KATHY MITCHELL AND MARCY SUGAR \ Annie's Mailbox Her take-charge attitude could be a sign of guilt
Dear Annie: I am 65 years old and in a rather unusual position. My wife, "Lisa," works at an office three hours away. In order to spend less time on the road, Lisa rented an apartment near her office and began to commute home on the weekends. That was eight years ago, and little by little, things reached the point where Lisa comes home only for holidays or social engagements.
However, when she does come home, it ushers in a whole new load of issues. Lisa is in a high-ranking position at work and used to having control over everyone. She tells me what to eat, how to properly care for the dog and what to fix around the house. The worst is how she treats our housekeeper. Lisa makes a list of all the dirty spots the housekeeper has to clean the next time she comes. It's become so intolerable that we have shouting matches in front of our grandchildren.
Should I just make our separation legal? Is therapy in order here? Fed Up in the Southeast
Dear Fed Up: We would never eschew therapy, although it would be best if it included Lisa. Chances are, your wife is asserting her authority with such belligerence because she feels guilty and is trying to make up for her absence. Also, she fears losing her position in the family and wants to make sure you remember.
Instead of shouting, try calmly explaining to Lisa why her take-charge attitude is causing a problem. You also might ask her to re-evaluate the importance of her job versus your marriage. Sounds like one of them is going to lose out.
Dear Annie: I'm writing in response to "Not Only a Boys' Team Anymore," whose daughter, "Lanie," is the only girl on her baseball team.
When I was 8 years old, I also played on a boys' baseball team, and at first, everyone was weird about me being the only girl. But after I showed them that their remarks didn't bother me and only made me want to be better, they were on my side.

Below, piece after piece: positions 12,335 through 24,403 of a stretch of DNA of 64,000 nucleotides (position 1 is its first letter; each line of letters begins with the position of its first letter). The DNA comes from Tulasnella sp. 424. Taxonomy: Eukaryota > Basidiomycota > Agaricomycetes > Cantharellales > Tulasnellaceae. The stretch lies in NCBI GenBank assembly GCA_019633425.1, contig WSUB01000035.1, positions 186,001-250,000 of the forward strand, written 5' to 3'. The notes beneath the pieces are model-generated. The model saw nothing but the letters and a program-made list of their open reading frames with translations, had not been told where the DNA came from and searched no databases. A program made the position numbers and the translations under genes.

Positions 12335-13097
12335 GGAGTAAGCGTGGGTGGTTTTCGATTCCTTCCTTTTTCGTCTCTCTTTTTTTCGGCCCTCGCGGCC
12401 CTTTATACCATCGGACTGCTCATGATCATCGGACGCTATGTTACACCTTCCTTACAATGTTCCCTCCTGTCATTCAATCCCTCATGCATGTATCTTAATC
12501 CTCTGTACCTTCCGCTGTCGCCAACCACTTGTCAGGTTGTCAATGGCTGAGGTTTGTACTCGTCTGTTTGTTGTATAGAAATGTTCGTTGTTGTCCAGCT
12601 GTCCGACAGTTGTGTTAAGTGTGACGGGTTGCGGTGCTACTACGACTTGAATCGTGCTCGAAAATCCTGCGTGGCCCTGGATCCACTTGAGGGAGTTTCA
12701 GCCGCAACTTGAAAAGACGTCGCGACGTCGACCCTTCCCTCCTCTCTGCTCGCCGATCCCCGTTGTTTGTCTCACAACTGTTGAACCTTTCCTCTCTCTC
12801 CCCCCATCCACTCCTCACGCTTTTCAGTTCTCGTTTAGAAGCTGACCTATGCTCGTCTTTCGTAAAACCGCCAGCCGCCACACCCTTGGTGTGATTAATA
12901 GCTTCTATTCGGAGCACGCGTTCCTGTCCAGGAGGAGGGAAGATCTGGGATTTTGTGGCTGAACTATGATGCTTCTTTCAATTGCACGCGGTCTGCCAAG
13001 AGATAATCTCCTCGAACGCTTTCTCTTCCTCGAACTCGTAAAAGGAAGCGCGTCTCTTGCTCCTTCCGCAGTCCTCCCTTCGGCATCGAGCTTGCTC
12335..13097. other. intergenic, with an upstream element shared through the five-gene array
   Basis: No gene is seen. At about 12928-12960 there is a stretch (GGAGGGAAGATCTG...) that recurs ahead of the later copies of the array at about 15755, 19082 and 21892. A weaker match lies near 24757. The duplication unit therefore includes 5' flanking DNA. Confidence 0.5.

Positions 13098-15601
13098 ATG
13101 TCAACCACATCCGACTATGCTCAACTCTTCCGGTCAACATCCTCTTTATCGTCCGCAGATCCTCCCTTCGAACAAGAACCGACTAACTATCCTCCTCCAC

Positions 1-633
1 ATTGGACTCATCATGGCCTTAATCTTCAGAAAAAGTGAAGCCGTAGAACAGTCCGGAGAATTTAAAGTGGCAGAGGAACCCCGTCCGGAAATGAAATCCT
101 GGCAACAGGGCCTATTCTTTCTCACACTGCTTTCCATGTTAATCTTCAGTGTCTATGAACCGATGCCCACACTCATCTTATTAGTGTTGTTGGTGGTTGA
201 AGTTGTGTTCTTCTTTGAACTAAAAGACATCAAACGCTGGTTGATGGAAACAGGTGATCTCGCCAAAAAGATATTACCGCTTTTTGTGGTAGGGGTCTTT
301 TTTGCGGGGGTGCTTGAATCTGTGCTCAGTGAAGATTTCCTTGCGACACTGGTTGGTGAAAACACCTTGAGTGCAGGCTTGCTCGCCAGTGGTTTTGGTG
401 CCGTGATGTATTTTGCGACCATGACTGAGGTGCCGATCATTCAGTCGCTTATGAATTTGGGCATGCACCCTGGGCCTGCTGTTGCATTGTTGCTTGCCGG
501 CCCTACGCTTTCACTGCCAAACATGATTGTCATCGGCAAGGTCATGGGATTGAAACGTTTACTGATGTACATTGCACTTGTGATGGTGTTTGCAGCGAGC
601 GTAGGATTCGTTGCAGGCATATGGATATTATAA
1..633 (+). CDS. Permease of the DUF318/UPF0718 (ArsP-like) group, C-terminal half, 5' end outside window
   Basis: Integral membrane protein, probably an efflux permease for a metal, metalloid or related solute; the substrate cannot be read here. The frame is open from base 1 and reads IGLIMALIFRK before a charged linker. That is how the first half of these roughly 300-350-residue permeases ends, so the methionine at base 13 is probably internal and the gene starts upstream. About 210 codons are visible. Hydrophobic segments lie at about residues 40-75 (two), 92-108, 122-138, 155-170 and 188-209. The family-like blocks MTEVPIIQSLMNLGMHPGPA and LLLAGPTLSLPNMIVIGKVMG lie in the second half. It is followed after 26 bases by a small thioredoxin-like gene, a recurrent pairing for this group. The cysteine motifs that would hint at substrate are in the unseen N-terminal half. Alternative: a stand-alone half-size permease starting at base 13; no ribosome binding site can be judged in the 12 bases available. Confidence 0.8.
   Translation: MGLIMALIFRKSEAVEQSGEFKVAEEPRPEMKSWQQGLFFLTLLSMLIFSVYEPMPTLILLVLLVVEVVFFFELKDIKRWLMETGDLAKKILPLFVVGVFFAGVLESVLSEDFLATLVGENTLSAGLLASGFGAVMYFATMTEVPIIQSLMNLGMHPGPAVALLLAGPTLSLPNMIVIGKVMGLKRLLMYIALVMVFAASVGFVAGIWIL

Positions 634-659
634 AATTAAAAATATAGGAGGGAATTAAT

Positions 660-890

Thanks to all that, I started playing girls' fast-pitch softball in middle school, then varsity fast-pitch in high school. I just finished my first year of collegiate softball. To Lanie, I say, don't let their remarks burn you up. Be strong, and show the boys that baseball isn't just a boys' sport anymore. Best of luck. Arizona Softball
Dear Arizona: Good for you. Your words of encouragement will inspire Lanie and all girls in her position. Here's one more:
Dear Annie: I was a Little League coach and I, too, had a girl on my team and a boy who was a bully, with a father to match. Every time the bully would say hurtful things, I would make him apologize and then run laps. His father didn't like this and had words with me. I informed Dad that there is no "I" in "team," and if he did not like my discipline, he could take his son home and not come back.
I also told the father that if he continued to give his two cents' to my players, I would remove his son from the team and have him banned from the league. We had no more problems from the father after that, and his son was in tip-top shape from all the laps he ran. Coach in Corona, Calif.
Dear Annie: Thank you for straightening out that 25-year-old woman who wants "the works" for her wedding because "that's what daddies and grandparents are for." And thank you for all your other attempts to bring a little common sense to weddings. Please continue to chastise those who believe a wedding reception is the place for bratty children, drunks, dirty jokes, bouquet wrestlers and cake face-smashers. As you said, "Once a new custom is perpetuated, everyone believes it is acceptable. It isn't." Please repeat that loudly and often. Not a Curmudgeon
Dear Not: We'll do our best. Thanks for the backup.
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